Treatment

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Brain-machine interfaces treat neurological disease

Brain-machine interfaces treat neurological disease
Since the 19th century at least, humans have wondered what could be accomplished by linking our brains – smart and flexible but prone to disease and disarray – directly to technology in all its cold, hard precision. Writers of the time dreamed up intelligence enhanced by implanted clockwork and a starship controlled by a transplanted brain. While these remain inconceivably far-fetched, the melding of brains and machines for treating disease and improving human health is now a reality.
18th October 2017

DRG system helps patients battling complex regional pain syndrome

DRG system helps patients battling complex regional pain syndrome
Abbott has announced the U.S. launch of the company's Proclaim DRG Neurostimulator System, a new device designed to deliver stimulation to the dorsal root ganglion (DRG) and alleviate pain in patients suffering from complex regional pain syndrome (CRPS) of the lower limbs. With the Proclaim DRG system, Abbott has added new, patient-centric benefits to a device capable of delivering the company's sustained and superior pain relief for patients battling CRPS.
17th October 2017

Reengineered immune system cells could help fight HIV

Reengineered immune system cells could help fight HIV
Improving on a previous attempt, scientists have developed a new strategy that could potentially be used to reengineer a patient's own immune system cells to fight HIV. The approach, described in PLOS Pathogens, shows benefit in human cell cultures and in mice. White blood cells known as T cells play an important role in the immune system's response to HIV infection, especially if a patient stops taking antiretroviral medications that normally keep the disease under control.
16th October 2017


Discovering therapeutic protein inhibitors for Chagas disease

Discovering therapeutic protein inhibitors for Chagas disease
  Scientists at Tokyo Tech, Nagasaki University have identified four potential protein inhibitors and unlocked drug discovery strategies for the treatment of Chagas disease by using advanced 3D computer simulation by supercomputer TSUBAME in combination with in vitro experiments and X-ray crystallography.
12th October 2017

AI and aerospace models help optimise blood flow in veins

AI and aerospace models help optimise blood flow in veins
In a move that may ultimately improve dialysis for patients, artificial intelligence (AI) has been trained to use aerospace simulation software to design a device. The team from Imperial College London and their colleagues have used computer modelling techniques - normally employed to simulate how unsteady air pockets flow over a plane - to model how unsteady currents in blood flows in the veins of patients undergoing dialysis.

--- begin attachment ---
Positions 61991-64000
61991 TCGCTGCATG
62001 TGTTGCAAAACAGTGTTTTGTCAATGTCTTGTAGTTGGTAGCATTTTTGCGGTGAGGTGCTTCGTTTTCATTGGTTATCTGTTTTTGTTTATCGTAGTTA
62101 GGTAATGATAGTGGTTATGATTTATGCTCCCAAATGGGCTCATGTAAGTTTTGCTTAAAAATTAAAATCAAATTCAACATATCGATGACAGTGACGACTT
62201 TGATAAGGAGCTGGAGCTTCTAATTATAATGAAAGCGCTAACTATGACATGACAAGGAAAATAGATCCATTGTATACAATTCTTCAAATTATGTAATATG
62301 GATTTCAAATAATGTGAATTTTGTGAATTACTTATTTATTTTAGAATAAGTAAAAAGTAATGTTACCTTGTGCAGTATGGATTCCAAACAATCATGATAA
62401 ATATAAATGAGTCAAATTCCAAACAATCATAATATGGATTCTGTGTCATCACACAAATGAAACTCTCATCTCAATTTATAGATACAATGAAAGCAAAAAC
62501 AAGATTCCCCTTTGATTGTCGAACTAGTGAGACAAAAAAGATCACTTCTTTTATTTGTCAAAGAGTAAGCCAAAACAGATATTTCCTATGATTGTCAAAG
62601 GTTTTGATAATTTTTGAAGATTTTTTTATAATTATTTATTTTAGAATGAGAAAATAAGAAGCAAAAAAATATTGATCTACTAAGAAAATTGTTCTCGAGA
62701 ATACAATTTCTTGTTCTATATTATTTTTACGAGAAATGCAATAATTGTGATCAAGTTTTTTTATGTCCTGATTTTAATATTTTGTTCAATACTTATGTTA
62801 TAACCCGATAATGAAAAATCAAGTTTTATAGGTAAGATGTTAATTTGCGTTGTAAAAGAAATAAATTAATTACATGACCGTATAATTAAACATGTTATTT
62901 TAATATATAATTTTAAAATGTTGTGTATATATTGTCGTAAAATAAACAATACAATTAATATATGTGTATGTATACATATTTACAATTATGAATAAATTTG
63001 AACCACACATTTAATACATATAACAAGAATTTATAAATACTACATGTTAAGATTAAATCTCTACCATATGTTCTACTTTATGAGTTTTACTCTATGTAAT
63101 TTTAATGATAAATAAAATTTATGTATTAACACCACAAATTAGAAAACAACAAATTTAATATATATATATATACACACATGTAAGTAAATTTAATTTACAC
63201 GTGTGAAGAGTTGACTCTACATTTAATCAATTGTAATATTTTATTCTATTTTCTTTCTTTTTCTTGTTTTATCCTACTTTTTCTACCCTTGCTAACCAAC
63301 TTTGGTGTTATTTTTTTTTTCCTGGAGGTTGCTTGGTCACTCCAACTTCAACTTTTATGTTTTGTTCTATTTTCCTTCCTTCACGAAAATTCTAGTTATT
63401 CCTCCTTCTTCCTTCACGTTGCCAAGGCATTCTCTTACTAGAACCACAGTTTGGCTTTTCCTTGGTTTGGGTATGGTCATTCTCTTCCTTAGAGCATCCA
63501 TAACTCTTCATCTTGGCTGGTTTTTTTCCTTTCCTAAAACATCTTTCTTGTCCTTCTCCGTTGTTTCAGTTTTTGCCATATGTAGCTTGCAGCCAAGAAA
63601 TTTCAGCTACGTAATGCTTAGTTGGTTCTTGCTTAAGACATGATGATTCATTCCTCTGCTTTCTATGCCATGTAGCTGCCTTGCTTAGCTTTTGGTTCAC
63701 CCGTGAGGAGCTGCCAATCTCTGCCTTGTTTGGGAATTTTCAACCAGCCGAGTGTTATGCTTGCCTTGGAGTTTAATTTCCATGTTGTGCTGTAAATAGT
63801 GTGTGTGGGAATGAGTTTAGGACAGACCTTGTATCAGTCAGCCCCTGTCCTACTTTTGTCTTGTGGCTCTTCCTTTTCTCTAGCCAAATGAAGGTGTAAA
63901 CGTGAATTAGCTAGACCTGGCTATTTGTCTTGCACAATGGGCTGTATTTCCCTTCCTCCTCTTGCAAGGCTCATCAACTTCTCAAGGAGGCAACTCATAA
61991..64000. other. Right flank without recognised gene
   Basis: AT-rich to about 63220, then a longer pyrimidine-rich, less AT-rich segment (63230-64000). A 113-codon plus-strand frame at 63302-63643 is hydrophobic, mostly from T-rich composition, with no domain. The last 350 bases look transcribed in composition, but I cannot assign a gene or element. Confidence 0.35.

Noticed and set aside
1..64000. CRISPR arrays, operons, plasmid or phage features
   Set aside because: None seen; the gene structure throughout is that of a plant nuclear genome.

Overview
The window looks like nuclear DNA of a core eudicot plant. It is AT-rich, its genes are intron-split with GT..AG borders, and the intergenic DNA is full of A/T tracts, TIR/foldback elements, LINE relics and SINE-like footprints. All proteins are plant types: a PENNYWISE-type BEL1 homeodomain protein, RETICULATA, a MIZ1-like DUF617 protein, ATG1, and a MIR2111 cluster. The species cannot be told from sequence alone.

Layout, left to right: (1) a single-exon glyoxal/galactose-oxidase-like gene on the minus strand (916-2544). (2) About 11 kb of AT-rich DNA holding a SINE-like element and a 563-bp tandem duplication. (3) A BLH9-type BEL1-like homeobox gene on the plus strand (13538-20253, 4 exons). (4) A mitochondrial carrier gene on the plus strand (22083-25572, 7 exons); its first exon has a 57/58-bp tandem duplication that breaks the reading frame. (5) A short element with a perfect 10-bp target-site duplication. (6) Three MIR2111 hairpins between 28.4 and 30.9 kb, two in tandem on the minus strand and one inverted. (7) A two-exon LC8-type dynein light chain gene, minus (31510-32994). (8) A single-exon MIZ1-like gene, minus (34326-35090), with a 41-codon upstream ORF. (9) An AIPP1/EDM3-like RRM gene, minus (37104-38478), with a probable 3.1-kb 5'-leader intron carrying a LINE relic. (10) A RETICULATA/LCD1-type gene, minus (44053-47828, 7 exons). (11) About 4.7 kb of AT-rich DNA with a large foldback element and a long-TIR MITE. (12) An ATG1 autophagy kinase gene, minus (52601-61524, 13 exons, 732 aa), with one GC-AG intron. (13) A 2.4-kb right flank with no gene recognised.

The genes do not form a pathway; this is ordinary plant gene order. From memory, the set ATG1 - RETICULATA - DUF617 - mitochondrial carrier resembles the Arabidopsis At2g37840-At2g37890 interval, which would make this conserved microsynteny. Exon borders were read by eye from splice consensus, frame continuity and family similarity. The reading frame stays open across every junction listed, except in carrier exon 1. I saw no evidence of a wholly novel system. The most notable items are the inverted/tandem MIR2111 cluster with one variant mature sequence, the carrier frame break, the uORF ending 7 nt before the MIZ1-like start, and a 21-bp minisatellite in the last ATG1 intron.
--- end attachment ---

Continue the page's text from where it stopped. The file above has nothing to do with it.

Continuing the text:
10th October 2017

Compound causes cancer sells to commit suicide

Compound causes cancer sells to commit suicide
The first compound that directly makes cancer cells commit suicide while sparing healthy cells has been discovered by scientists at Albert Einstein College of Medicine. The new treatment approach, described in the attached issue of Cancer Cell, was directed against acute myeloid leukemia (AML) cells but may also have potential for attacking other types of cancers.
10th October 2017

Nanopatch is highly effective against polio virus

Nanopatch is highly effective against polio virus
Efforts to rid the world of polio have taken another significant step, thanks to research led by University of Queensland bioscience experts and funding from the World Health Organisation (WHO). A fresh study of the Nanopatch – a microscopic vaccine delivery platform first developed by UQ researchers - has shown the device more effectively combats poliovirus than needles and syringes.
9th October 2017

Method could lead to improved cancer treatments

Method could lead to improved cancer treatments
UCLA biophysicists have developed a new method to rapidly determine a single cell’s stiffness and size — which could ultimately lead to improved treatments for cancer and other diseases. The method allows researchers to make standardised measurements of single cells, determine each cell’s stiffness and assign it a number, generally between 10 and 20,000, in a unit of measurement called pascals. Pascals can be used to quantify any material from a cell to rubber, wood, titanium and diamond.
9th October 2017

Elastic glue seals wounds in 60 seconds

Elastic glue seals wounds in 60 seconds
  Biomedical engineers from the University of Sydney and the United States collaborated on the development of the potentially life-saving surgical glue, called MeTro. MeTro’s high elasticity makes it ideal for sealing wounds in body tissues that continually expand and relax – such as lungs, hearts and arteries – that are otherwise at risk of re-opening.
6th October 2017

Smart bandage could promote faster healing

Smart bandage could promote faster healing
Researchers from the University of Nebraska-Lincoln, Harvard Medical School and MIT have designed a smart bandage that could eventually heal chronic wounds or battlefield injuries with every fibre of its being. The bandage consists of electrically conductive fibres coated in a gel that can be individually loaded with infection-fighting antibiotics, tissue-regenerating growth factors, painkillers or other medications.
6th October 2017


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